The growing profile of messaging apps has given rise to a new form of personalisation and new opportunities for communication
"Just because you’re paranoid doesn’t mean they aren’t after you,” wrote Joseph Heller in the novel Catch 22. But it is doubtful he envisaged that algorithms used by search engines, social media platforms and websites would be after you to ‘personalise your experience’. Consequently, perhaps, personalisation and privacy have taken a new direction with the shift to messaging as the go-to communication platform.
Search and social media platforms derive their income from advertising, so it makes sense for them to tailor what users see. Facebook’s presentation at the AI Summit in San Francisco explained how artificial intelligence (AI) is used to personalise the pages of each of its 1.7 billion users. ...
Brands join the conversation
The iMessage App Store is a case in point, offering apps and extensions which perform actions within a conversation.
Jason Alan Snyder, CTO at Momentum Worldwide, underlines the experiential nature of bringing brands to messaging. “Machine intelligence makes conversational commerce possible even in a ‘private’ conversation,” he says. “It is all about timing, so it makes sense to use data around location, weather and sentiment to determine the right opportunity to engage.” Crucially, personalisation must be subtle and appropriate. “For example, it is not awkward to use an iMessage app to call an Uber or book a restaurant within the context of a conversation.” And messages increasingly include emojis and stickers, which represent a massive opportunity for brands.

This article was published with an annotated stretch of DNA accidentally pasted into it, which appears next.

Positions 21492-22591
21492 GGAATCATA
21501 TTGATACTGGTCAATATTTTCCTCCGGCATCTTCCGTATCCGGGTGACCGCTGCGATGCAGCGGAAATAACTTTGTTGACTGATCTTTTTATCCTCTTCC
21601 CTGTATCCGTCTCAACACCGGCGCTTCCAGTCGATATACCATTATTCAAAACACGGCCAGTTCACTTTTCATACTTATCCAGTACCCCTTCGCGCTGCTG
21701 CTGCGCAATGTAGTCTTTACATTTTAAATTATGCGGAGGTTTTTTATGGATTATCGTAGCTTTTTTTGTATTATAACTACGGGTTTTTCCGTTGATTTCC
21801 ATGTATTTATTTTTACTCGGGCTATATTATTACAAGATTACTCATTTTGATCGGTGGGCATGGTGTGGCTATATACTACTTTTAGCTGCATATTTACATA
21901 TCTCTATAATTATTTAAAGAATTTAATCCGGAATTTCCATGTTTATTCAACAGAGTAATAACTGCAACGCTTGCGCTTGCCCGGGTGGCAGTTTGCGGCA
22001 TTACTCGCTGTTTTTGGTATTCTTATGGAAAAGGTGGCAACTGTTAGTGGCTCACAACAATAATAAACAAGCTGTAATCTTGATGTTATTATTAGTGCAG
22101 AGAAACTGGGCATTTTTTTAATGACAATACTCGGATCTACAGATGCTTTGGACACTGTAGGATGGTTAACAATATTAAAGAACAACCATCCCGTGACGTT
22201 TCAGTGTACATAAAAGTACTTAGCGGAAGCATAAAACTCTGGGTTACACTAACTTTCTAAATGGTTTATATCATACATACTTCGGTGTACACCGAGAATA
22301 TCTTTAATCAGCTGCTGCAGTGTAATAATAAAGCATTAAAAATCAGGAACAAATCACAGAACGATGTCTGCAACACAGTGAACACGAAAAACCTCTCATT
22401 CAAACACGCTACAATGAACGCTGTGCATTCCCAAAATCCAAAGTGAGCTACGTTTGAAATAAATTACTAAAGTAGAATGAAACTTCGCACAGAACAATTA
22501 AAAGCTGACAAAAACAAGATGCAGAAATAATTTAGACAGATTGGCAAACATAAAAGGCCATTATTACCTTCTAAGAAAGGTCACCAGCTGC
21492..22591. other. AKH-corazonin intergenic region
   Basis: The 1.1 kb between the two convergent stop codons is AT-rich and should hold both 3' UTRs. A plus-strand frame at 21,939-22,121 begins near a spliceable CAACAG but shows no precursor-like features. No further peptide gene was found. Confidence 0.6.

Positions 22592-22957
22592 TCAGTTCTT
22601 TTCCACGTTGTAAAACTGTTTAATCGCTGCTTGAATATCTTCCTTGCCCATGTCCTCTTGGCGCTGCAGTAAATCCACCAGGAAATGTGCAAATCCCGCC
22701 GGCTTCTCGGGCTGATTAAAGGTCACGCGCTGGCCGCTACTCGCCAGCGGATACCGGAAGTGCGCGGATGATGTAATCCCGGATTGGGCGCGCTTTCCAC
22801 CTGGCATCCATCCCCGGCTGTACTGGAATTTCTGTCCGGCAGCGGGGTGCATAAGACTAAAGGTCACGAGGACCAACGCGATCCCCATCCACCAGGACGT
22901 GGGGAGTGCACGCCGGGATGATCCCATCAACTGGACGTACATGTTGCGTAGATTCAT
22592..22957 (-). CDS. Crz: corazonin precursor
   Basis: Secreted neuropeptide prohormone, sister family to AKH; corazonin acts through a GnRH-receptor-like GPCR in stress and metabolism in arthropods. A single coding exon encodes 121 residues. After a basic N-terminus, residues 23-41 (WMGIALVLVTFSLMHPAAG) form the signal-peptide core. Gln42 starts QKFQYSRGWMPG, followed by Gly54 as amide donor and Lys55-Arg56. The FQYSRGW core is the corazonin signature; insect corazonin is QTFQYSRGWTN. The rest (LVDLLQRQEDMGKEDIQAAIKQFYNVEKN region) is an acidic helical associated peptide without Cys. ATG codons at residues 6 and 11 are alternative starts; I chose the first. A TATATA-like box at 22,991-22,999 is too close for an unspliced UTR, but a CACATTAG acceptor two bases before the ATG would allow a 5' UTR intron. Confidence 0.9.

“Messaging is peer to peer,” observes Vivian Rosenthal, founder of Snaps, which creates chatbots, emojis, GIFs and stickers for brands. “There’s an immediacy that just isn’t there in social.”
It’s all about opting in. “Traditional pop-ups and banner ads are annoying,” she adds. “They get in the way of something else you want to do. You’re actually choosing to send an emoji or a sticker to your friend. That presents a seismic shift for advertising in terms of opt-in behaviour.” Global brands recognise the power of emojis to use consumers to spread their message and are shifting their advertising budgets to messaging. .
Bonin Bough, former chief media and e-commerce officer at Mondelez International, predicts that whatever existed in email will soon exist in messaging. “If a brand is sending me an email, that brand is going to one day send me a message … every single media company will become a messaging company.”